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USCCB urges family-friendly policies. Does it offer them?

USCCB urges family-friendly policies. Does it offer them?

The U.S. bishops’ conference last month called for government officials and employers to show “radical solidarity” with women, children, and families in the wake of the overturning of Roe vs. Wade.

“The post-Roe world presents uncertainties yet, amid them, an historic opportunity to redouble efforts toward a culture of life that respects and supports the dignity of every person at every stage,” the bishop-chairmen of four USCCB committees wrote in an Oct. 26 letter.

“There are serious cultural, social, economic, and spiritual challenges that face women, families, and children today. These are challenges that concern the common good,” the bishops added.

The heads of the USCCB committees on pro-life activities; human development; migration; and laity, marriage, family, and life said they wanted to offer federal legislators a “vision for an authentically life-affirming society that prioritizes the well-being of families,” with “specific policy recommendations to assist [them] in developing legislation to advance these goals.”

In a set of policy proposals, the bishops called for a range of pro-life and family policies for workplaces and employers, including practical support and accommodation for expectant working mothers.

While Church institutions and other pro-life apostolates often call for more pro-family and pro-life policies, advocates and employees have noted that Catholic organizations don’t always practice what they preach on issues like maternity leave, support for adoption, and making parental accommodations at work.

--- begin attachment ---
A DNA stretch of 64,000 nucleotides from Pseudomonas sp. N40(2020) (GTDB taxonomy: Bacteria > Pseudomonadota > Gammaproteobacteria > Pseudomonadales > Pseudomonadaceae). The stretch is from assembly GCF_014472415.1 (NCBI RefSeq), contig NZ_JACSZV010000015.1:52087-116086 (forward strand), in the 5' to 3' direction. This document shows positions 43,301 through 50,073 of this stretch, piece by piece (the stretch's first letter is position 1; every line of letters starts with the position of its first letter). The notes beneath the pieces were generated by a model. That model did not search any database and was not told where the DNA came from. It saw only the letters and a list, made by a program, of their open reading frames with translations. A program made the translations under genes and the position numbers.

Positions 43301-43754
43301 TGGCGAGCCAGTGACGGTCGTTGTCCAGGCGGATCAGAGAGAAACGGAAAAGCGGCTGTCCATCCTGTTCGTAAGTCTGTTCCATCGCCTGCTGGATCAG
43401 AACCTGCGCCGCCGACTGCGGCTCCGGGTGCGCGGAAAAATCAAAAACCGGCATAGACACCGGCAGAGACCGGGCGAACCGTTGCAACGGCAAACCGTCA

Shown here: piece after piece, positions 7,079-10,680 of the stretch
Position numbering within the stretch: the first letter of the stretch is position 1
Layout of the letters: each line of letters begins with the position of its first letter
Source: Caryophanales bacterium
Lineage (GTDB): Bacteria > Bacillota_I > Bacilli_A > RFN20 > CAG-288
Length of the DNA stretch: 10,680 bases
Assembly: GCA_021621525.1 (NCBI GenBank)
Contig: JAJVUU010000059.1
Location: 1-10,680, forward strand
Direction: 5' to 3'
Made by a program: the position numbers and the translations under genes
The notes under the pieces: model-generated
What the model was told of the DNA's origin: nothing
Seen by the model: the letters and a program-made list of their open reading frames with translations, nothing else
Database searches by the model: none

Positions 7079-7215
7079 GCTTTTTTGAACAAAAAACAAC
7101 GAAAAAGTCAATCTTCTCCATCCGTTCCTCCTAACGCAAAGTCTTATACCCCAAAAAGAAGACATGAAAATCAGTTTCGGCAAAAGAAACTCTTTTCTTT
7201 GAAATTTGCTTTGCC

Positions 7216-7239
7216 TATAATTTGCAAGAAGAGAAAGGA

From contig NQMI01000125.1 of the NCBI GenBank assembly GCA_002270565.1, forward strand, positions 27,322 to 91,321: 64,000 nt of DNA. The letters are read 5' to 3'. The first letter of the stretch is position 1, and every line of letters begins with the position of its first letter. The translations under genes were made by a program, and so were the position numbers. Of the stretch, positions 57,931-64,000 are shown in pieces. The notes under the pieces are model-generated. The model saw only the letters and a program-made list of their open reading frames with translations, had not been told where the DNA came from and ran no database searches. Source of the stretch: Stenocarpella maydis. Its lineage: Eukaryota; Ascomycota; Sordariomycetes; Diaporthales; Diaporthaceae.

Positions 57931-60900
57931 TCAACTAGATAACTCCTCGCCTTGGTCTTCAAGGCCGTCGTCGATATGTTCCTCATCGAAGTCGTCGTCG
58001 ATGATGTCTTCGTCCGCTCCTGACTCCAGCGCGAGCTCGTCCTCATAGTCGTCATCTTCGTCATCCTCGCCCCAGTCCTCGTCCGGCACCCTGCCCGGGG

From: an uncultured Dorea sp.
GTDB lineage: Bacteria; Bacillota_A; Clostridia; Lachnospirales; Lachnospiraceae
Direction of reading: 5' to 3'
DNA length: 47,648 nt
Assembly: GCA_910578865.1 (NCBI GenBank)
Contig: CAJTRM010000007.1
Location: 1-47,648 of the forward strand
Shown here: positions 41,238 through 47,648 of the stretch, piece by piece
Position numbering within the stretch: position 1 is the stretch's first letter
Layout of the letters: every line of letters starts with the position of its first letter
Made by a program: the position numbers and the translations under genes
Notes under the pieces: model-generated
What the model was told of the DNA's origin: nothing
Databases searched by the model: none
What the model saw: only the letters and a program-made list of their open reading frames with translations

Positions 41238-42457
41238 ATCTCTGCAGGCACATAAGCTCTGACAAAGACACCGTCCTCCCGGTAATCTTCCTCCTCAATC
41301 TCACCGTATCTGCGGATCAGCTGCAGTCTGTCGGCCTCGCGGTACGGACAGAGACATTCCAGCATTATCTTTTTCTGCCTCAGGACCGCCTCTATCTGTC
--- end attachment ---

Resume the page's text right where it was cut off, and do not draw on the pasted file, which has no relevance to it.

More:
So The Pillar asked the USCCB how its own policies measure up to the bishops’ calls for “radical solidarity.”

Here’s what conference spokesperson Chieko Noguchi had to say:

Lactation support

What the bishops called for:

“Due to gaps in the law, millions of mothers were left unprotected under the Break Time for Nursing Mothers Act passed in 2010. We encourage Congress to correct this unintended result by passing legislation requiring employers to extend to a broader group of working mothers simple accommodations - such as a reasonable break time and a place other than a bathroom - to express breastmilk at their places of employment.”

Does the USCCB offer “a reasonable break time and a place other than a bathroom to express breastmilk” for employees?

“Yes, the USCCB provides private rooms with privacy shades and a locking door for any employee who needs a space for lactation purposes.”

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Paid Family Leave

What the bishops called for:

“The USCCB has supported and continues to support a federal paid family leave policy. At the same time, we encourage a funding mechanism that will not be unduly burdensome to lower-income organizations and individuals, will not penalize larger families, and will not destabilize existing social service programs.”

What is the USCCB’s paid family leave policy for employees?

“The conference provides eligible employees with 30 working days (6 weeks) of paid maternity/paternity leave following the birth or adoption of a child. There is no waiting period for employees to take advantage of the conference’s maternity/paternity leave. The leave can be taken prior to the adoption/birth of a child or after and can be taken consecutively or intermittently.

In addition, if the employee meets the requirements for FMLA (employed by the conference for 12 months), he or she may take an additional 10 weeks of FMLA leave within a 24-month period (under DC law), or an additional 6 weeks of FMLA leave within a 12-month period (under federal law), on either an unpaid basis or by using their accrued paid sick and/or paid annual (vacation) leave.